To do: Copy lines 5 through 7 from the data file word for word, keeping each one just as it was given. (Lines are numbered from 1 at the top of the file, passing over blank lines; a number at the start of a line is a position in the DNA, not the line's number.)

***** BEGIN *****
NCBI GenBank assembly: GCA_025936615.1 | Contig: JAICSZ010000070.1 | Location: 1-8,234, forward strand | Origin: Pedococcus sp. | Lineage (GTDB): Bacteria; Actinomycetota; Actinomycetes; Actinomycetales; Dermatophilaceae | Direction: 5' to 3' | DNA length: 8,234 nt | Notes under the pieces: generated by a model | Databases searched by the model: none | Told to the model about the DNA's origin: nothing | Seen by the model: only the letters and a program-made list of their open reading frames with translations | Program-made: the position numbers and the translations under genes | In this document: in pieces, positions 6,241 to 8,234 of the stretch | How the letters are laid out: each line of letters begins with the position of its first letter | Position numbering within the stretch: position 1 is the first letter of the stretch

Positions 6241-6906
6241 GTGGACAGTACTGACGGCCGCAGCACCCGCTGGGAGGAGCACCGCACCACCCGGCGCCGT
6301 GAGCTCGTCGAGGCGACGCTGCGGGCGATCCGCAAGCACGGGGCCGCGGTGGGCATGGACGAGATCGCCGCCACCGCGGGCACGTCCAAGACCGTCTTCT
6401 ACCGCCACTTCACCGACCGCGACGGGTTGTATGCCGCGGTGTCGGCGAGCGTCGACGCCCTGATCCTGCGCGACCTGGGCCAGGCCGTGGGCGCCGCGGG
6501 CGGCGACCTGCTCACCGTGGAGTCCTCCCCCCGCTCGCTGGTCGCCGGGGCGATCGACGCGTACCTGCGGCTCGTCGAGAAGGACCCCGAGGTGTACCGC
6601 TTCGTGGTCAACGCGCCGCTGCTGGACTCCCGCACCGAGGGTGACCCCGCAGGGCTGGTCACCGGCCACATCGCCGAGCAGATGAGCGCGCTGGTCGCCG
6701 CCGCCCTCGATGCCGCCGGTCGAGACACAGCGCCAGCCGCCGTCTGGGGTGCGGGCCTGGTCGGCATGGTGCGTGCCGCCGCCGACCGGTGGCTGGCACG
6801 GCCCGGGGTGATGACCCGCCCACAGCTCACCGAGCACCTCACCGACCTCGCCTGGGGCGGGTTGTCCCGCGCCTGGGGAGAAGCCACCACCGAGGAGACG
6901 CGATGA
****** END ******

6401 ACCGCCACTTCACCGACCGCGACGGGTTGTATGCCGCGGTGTCGGCGAGCGTCGACGCCCTGATCCTGCGCGACCTGGGCCAGGCCGTGGGCGCCGCGGG
6501 CGGCGACCTGCTCACCGTGGAGTCCTCCCCCCGCTCGCTGGTCGCCGGGGCGATCGACGCGTACCTGCGGCTCGTCGAGAAGGACCCCGAGGTGTACCGC
6601 TTCGTGGTCAACGCGCCGCTGCTGGACTCCCGCACCGAGGGTGACCCCGCAGGGCTGGTCACCGGCCACATCGCCGAGCAGATGAGCGCGCTGGTCGCCG